BioWorld International Correspondent
LONDON - Astex Technology Ltd. agreed to a multi-target drug discovery deal with Boehringer Ingelheim International GmbH, in which each target could yield up to $45 million in research and development costs and milestones for Astex, up to the point of commercialization.
The three-year alliance covers various undisclosed disease areas, and Astex will receive an up-front fee and royalties on any marketed products.
At the same time, Cambridge, UK-based Astex signaled that it would conduct an initial public offering if the opportunity arose.
Jeremy Carmichael, associate director, business development at Astex, said that "$45 million per target is bigger than any of our previous deals, and I believe it shows understanding of the value inherent in our approach is growing."
The company has a fragment-based approach to structure-based drug design that involves applying high-throughput X-ray crystallography to solve protein structures and using the structures to detect binding of low-molecular-weight drug fragments, which are then optimized into leads. The company claims to have found hits for targets that are intractable to other techniques.
Boehringer Ingelheim, of Ingelheim, Germany, will be responsible for all clinical development, and has an option to obtain worldwide marketing rights to all the compounds identified.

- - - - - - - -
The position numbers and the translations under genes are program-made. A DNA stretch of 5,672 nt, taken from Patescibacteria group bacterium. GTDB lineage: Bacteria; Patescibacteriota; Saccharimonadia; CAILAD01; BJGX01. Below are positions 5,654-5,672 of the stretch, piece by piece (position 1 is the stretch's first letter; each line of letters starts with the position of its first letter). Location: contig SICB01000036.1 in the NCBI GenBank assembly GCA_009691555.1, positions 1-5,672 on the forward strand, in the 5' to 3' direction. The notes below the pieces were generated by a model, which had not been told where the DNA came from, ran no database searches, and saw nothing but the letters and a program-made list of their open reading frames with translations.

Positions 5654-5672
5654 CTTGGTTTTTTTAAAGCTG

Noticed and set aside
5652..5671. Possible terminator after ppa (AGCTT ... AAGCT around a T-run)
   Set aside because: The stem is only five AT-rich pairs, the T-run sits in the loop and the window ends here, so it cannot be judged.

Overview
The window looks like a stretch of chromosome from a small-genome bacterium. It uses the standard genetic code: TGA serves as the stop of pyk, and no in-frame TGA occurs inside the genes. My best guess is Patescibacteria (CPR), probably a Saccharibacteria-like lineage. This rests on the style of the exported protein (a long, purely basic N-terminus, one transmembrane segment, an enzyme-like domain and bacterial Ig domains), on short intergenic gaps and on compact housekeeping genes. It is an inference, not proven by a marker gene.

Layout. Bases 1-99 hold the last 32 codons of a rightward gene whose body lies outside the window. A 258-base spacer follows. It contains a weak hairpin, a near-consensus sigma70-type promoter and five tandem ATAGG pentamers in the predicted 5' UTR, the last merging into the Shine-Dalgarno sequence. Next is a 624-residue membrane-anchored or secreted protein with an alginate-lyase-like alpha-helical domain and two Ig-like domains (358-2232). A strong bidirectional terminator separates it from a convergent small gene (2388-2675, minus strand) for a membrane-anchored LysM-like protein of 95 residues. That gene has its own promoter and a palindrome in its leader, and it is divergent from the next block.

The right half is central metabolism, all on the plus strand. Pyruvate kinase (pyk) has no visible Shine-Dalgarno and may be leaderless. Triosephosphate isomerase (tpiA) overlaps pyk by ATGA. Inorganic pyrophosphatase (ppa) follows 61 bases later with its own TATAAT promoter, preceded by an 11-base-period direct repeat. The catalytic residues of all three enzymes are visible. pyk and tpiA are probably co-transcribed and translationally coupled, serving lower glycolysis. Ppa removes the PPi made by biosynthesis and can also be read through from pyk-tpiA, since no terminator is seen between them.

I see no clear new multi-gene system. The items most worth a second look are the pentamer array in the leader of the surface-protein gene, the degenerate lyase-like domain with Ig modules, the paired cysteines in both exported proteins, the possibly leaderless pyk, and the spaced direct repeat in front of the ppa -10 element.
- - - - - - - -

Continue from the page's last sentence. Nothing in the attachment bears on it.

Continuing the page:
Astex adds the collaboration to deals with London-based AstraZeneca plc, Berlin-based Schering AG and Tokyo-based Mitsubishi Pharma Corp. The four year-old company received its first milestone payment from AstraZeneca in September, for work in Alzheimer's disease.
In addition, Astex has a number of research agreements focused on solving the structures of human cytochrome P450s - enzymes involved in metabolizing drugs and the cause of attrition in the drug development process.
Astex's in-house programs are focused on oncology, with a compound due to enter the clinic in 2005. In October, it acquired metaGen Pharmaceuticals GmbH, of Berlin, to provide it with drug development capabilities in oncology. Astex has £30 million (US$52 million) in cash, which, on the current plan, would last until 2006. But, Carmichael told BioWorld International, "We need public monies to advance our clinical program. We would hope to be ready [for an IPO] if the opportunity arises."
The successful IPO of Ark Therapeutics Group plc, raising £55 million earlier this month, has increased Astex's optimism. But Carmichael acknowledges that the market has been looking for companies with late-stage products.
"We are starting to show investors that our novel drug discovery technology can constantly refill our pipeline," he said. "Our products are almost in the clinic, and we have received our first milestone from a partner. We would hope this can shift sentiments [in the market]."